He took on the job on a temporary basis, after having contacted Hockey Canada about opportunities, which he admittedly thought were more likely to be at the Men's World Hockey Championships in the spring. So with a two-month interim stint he covered himself in glory. He'll probably get some NHL offers soon, but I wonder if he may be tempted to sign up for another four years.
You have to think that in the last few weeks he thought to himself frequently how well he could have done, how much more he could have accomplished, if he'd just had more time to mold his charges, to polish their game. Well now, he can have all the time in the world to take this program and try to catch up and surpass the American team, which has been superior overall in recent years. I can't believe that he's not charged up by the experience, that he's not seduced by the possibilities.
It'll be up to Bob Nicholson of Hockey Canada to make him an offer he can't refuse, that could make him put the NHL on hold. It can wait. After all, Mr. Dineen has proven to be nimble and flexible. For example, he's not that dogmatic that he absolutely has to play a leftie with a rightie on his blue line. He seemed to have the revolutionary notion that when it came down to it, he was better off putting his best players on the ice...
There will be some debate about the competence of the refereeing crew. I must admit that when I heard the referee was from the U.K., I thought that was equivalent to having a Ugandan judge for the ice dancing competition. I know it would have been near impossible for a Canadian or American to act as officials in this game, but are there not any others from traditional powers like Russia or Sweden, that might have more experience? And I say this without having any knowledge of the résumé of the refs, maybe they were on paper the best choice, but in practice the results suffered.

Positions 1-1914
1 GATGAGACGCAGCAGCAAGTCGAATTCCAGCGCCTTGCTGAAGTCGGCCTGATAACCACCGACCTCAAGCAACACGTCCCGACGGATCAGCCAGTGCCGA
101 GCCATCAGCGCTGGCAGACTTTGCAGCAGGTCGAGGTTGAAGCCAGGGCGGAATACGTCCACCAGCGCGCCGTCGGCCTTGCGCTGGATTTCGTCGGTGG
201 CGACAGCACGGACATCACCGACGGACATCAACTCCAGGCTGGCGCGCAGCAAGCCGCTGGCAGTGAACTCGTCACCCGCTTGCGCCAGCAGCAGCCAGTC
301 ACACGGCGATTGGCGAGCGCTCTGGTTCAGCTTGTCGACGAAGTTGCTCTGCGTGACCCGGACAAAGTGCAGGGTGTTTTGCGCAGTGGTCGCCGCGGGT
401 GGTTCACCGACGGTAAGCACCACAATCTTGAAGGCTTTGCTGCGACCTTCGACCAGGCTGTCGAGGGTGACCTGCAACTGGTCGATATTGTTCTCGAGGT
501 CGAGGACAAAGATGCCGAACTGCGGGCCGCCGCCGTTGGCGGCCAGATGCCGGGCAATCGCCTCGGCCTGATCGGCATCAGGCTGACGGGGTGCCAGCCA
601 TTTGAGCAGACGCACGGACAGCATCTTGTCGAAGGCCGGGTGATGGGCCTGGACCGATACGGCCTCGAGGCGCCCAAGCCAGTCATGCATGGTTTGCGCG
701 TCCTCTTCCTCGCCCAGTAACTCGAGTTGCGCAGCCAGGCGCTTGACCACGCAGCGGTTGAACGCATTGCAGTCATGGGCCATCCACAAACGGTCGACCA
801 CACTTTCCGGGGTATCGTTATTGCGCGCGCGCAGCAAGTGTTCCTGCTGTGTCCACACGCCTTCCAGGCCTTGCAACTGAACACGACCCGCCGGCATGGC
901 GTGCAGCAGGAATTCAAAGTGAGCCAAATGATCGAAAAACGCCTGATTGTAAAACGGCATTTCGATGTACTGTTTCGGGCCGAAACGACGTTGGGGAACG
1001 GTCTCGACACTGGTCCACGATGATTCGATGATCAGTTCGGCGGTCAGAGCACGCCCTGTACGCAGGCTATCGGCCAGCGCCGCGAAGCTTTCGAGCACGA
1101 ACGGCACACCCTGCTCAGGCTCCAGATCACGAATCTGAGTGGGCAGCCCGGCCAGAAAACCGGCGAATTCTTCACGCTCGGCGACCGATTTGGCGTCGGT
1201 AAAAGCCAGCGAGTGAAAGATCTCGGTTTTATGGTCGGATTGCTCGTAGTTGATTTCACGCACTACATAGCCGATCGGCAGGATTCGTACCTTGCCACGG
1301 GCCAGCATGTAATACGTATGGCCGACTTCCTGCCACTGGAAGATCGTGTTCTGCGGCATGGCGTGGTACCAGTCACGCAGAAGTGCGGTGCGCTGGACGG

I don't have a problem with the slashing call on Jocelyne Lamoureux in Overtime. I generally detest the concept of not penalizing trips or hooks or other infractions based on the severity or the score or time left, etc. An infraction is an infraction, whenever it happens. To 'let them play', as is often heard, equates to 'let them cheat'. Ms. Lamoureux couldn't see the puck on the play, it was frozen by the Canadian goaltender, she showed indiscipline when she swatted at her pads. Maybe she was trying to score, but maybe also she was trying to 'instigate'. And maybe hockey players shouldn't hit each other with sticks. Just because an NHL ref wouldn't have had the spine to make this call doesn't make it the wrong call.
Further, the referee had made a specific trip previously to the U.S. bench to warn Meghan Duggan and the rest of the team generally about a slash to the Canadian keeper. They had been told not to do it, but Ms. Lamoureux couldn't muster the discipline to heed that injunction. So the blame rests with her.
There were some other whoppers though. Hayley Wickenheiser was hauled down from behind on a clear breakaway, bringing the ref to whistle the play dead and point to centre ice, the sign for a penalty shot, which would have been the right call. Except she reconsidered mid-stream, and then awarded a penalty for cross-checking. Which was bizarre.
Ms. Wickenheiser was tripped by Hilary Knight as the latter was desperately trying to catch up. Ms Wickenheiser protected the puck from a stick-check attempt, the American forward tried to switch sides and their skates collided. Whether it was intentional or not is immaterial, the Canadian player was brought down illegally, and the act had to be penalized. What is very strange is how this was deemed to be a cross-checking penalty.
The lowlight which could have forever lived in infamy as an instance of bad officiating is how, late in the third with Canada playing with an extra attacker in the offensive zone and trying to tie up the game, a lineswoman backed into Canadian defender Catherine Ward and caused her to cough up the puck. An American player managed to clear her zone, and the puck headed for the empty net, but ended up gently bouncing off the post.